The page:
Weddings & Dresses

There is perhaps one phrase from one of my favourite books of all time, that floors me every single time I read it.

It is one of the most famous – and radical – lines of literature ever written. “Reader, I married him,” says Jane Eyre  in the closing chapter of the eponymous book.

Not only is she addressing the reader (unheard of at the time), but crucially she says – “I. Married. Him” – not “he married me”, not “we got married”. I married him. In those four words, Jane Eyre is catapulted from being just another romantic heroine to something else altogether. She turns to the reader, takes control of the story, and in doing so takes control of her life. Demonstrating throughout the novel incredible inner strength, anger, defiance, as well as kindness, warmth and bravery, she is an fantastic heroine for women, and, as the title character of one of the first books I fell in love with, has made a huge impact on my life.


It was wonderful, then, to go back over the book at the Cheltenham Literary Festival this year. Reader I Married Him is a new collection of short stories inspired by this infamous line, and is edited by Tracey Chevalier, with contributions from Evie Wyld, Emma Donoghue, Lionel Shriver, Salley Vickers, Esther Freud, Audrey Niffenegger and many others – and Chevalier and Wyld, along with chair Nicolette Jones, met to discuss the book and the impact that Jane Eyre has had on them.

Jane Eyre is a timeless book, they said. Discussing it today, it raises as many pertinent questions about women, and love, and power as it did then. Jane’s anger is her strength, said Chevalier. Her refusal to accept the hardships and injustices of her life, her defiance in telling her story, her sense of being her own person and her impressive sense of self are all qualities we simply don’t expect to see in 1847. And, in 2016, they are still things women are trying to wrestle with.

Crucially, said both Chevalier and Wyld, this fiery, principled Jane exists in a time when women were not meant to be active in their own lives, but merely decorative. Jane takes control of decisions affecting her life, she even makes some of them. “Mr Rochester, I will not be yours,” she says, just after the truth of his first wife is discovered.

“Oh Jane. This is bitter. It is wicked,” says Rochester. “It would not be wicked to love me,” he implores.

“It would to obey you,” replies Jane.

Reading this back today, I am staggered by the language. For a woman to state so stridently that she will NOT obey a man, that it would actually be wicked for her to do so, that it would go against her principles, (that she even dares to have any principles in the first place), is nothing short of radical. This is no decorative woman we are dealing with.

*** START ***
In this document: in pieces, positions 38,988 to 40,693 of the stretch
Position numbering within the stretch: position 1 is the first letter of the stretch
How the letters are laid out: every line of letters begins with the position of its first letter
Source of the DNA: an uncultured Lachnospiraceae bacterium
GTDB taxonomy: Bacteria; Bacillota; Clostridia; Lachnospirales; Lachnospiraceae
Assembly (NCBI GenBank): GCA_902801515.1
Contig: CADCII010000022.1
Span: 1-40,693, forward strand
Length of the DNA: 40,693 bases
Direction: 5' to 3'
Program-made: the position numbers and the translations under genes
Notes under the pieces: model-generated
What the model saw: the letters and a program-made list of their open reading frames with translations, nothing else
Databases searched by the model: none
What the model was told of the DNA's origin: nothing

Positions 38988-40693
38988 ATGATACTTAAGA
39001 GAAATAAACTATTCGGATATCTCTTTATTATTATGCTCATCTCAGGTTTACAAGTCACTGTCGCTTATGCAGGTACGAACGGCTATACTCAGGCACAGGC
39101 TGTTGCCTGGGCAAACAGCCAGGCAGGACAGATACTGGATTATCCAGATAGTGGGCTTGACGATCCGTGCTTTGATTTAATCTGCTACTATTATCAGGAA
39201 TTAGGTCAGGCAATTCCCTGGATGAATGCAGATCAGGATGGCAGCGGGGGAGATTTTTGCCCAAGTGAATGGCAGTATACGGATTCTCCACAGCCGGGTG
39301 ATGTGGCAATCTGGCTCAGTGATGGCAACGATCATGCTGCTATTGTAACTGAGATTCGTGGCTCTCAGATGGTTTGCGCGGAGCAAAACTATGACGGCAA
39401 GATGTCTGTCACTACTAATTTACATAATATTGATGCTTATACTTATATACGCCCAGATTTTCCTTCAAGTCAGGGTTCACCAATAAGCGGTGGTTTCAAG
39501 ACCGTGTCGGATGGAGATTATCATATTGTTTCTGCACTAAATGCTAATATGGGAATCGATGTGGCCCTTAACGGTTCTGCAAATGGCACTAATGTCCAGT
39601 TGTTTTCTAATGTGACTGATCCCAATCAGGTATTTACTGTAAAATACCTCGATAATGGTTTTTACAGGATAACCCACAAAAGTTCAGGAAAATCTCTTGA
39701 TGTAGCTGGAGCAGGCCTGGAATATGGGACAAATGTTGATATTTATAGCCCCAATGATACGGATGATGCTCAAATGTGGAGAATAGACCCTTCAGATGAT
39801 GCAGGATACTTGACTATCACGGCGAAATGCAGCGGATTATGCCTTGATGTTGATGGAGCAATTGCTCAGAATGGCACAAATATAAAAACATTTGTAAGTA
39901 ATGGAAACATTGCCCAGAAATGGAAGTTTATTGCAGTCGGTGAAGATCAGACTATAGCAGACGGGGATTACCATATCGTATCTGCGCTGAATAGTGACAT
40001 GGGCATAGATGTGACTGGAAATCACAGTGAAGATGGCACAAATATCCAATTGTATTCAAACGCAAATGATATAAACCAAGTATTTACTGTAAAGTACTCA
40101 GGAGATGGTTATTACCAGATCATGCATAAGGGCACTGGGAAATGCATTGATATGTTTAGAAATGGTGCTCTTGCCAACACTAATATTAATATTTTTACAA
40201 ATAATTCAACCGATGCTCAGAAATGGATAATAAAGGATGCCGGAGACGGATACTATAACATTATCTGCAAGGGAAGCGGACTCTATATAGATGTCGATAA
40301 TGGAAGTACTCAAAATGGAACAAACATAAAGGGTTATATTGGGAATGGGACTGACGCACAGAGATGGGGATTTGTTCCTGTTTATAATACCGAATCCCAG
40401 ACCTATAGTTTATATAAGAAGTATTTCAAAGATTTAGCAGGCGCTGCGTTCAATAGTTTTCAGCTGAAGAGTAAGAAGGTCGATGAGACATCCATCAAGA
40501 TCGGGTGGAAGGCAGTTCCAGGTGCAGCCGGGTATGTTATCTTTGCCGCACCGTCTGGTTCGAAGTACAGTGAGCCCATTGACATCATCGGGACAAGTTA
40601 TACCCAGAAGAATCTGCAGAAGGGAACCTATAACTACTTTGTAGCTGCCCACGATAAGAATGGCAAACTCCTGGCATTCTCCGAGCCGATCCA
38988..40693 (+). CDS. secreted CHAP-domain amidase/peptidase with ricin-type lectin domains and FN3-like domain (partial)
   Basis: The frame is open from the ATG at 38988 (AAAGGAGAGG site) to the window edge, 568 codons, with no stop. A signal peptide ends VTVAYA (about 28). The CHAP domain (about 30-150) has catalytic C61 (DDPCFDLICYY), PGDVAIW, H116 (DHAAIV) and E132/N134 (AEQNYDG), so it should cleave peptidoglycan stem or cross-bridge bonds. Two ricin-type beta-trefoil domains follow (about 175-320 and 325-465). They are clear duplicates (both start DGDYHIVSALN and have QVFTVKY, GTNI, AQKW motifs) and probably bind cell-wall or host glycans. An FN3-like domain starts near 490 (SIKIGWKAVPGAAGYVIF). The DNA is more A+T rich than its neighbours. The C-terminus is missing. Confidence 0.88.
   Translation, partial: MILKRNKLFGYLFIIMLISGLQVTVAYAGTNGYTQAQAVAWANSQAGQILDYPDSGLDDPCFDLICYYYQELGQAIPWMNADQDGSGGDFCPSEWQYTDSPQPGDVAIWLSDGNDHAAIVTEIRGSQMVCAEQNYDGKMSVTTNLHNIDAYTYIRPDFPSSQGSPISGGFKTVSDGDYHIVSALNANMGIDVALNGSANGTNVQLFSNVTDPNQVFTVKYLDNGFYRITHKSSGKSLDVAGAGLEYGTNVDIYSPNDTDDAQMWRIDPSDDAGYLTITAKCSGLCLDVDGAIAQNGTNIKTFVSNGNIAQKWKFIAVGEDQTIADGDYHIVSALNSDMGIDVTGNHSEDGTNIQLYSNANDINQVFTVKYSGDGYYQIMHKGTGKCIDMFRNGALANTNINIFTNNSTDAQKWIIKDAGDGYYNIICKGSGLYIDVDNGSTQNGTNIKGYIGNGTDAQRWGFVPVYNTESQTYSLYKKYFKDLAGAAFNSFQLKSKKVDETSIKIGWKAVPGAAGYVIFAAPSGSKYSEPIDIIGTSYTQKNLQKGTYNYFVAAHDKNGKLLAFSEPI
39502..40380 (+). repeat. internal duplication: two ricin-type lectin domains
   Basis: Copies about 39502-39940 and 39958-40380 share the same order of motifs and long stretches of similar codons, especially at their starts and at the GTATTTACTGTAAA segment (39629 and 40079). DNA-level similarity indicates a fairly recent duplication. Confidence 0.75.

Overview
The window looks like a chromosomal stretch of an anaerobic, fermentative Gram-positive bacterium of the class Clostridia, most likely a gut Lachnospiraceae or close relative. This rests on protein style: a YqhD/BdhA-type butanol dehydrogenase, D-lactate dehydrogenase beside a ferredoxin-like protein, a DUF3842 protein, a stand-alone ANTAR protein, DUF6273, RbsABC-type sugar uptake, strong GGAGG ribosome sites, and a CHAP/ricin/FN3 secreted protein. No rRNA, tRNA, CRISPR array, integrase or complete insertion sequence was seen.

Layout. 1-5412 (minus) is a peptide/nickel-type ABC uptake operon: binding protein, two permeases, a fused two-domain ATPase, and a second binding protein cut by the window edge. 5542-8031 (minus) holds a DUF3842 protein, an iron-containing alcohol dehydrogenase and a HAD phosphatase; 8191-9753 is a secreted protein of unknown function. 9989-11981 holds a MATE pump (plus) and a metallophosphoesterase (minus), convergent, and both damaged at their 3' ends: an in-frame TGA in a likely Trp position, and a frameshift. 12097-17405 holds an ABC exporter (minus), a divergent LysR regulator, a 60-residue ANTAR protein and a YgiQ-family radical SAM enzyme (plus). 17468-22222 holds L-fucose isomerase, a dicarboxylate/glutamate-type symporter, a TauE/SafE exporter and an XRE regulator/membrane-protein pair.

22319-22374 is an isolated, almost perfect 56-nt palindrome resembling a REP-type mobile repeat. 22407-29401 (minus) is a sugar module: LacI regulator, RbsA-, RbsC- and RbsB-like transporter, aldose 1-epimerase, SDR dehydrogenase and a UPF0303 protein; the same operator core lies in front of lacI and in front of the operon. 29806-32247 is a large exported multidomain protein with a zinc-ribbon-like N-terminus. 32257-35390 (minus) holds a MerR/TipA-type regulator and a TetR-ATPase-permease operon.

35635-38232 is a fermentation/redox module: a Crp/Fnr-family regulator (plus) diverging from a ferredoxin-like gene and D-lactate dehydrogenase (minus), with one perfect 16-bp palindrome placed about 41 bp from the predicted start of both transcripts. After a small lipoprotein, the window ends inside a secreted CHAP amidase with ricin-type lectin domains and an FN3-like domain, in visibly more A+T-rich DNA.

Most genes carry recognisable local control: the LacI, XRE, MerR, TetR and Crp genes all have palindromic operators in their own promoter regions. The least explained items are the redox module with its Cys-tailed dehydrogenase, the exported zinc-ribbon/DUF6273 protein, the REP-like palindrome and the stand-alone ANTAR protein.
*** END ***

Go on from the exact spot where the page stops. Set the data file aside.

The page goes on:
And this idea of the decorative and the active, was examined still further in ’10 Frocks that Rocked the World’ – a talk with Justine Picardie (editor of Harpers Bazaar and Town & Country) and Anna Murphy (Sunday Times style editor) later that day. ’10 Frocks’  looked at those fashion trends or items from the last 100 years that have radically changed both the fashion industry, and – perhaps more pertinently – the lives of women.

Starting with the Little Black Dress, and including Norman Hartwell’s utilitarian wear and Dior’s New Look, as well as Thatcher’s blue suit, Jackie Onassis’ pink suit and Kate Middleton’s L.K Bennett dress – they looked at everything from the impact of Chanel – perhaps the fashion designer that has done most for women, introducing everything from boyish cuts, comfortable style and flat shoes to Breton stripes and black – to the idea of couture royal wedding dresses and the rise of the social celebrity, kickstarted by Liz Hurley in her safety-pin dress.

Cut through the entire talk was the dichotomy between whether fashion was responsible for a step change in the lives of women, or it was in fact reacting to these changes. I was fascinated by the discussion of Thatcher’s insistence on wanting clothes that didn’t get looked at, so that what you said was what was noticed. Or the debate about whether the royals should be seen to wearing and re-using high street brands or whether championing renowned British designers and more couture wear was important for state figures.


They discussed the introduction of both trousers and mini skirts, and looked at both Diana’s revenge dress, and, more largely, her incredible impact on the wider fashion world – the ‘Diana’ effect being one of the most important style markers of the 90s – something they said Kate Middleton is yet to even come close to.

It was a fascinating, thought-provoking hour that stepped beyond the simplistic layers of trends and fads, to look more closely at not only how what you wear matters, but what it says about you, and about the life of women in general.

Alexander McQueen & Swarovski (courtesy Elle)

Cheltenham Literary Festival is always a fantastic ten day celebration of literary and cultural delights. If you’re local,  make some time in your diary next year for it. And if you’re not, come anyway.

Cover: Alexander McQueen ‘Savage Beauty’, V&A


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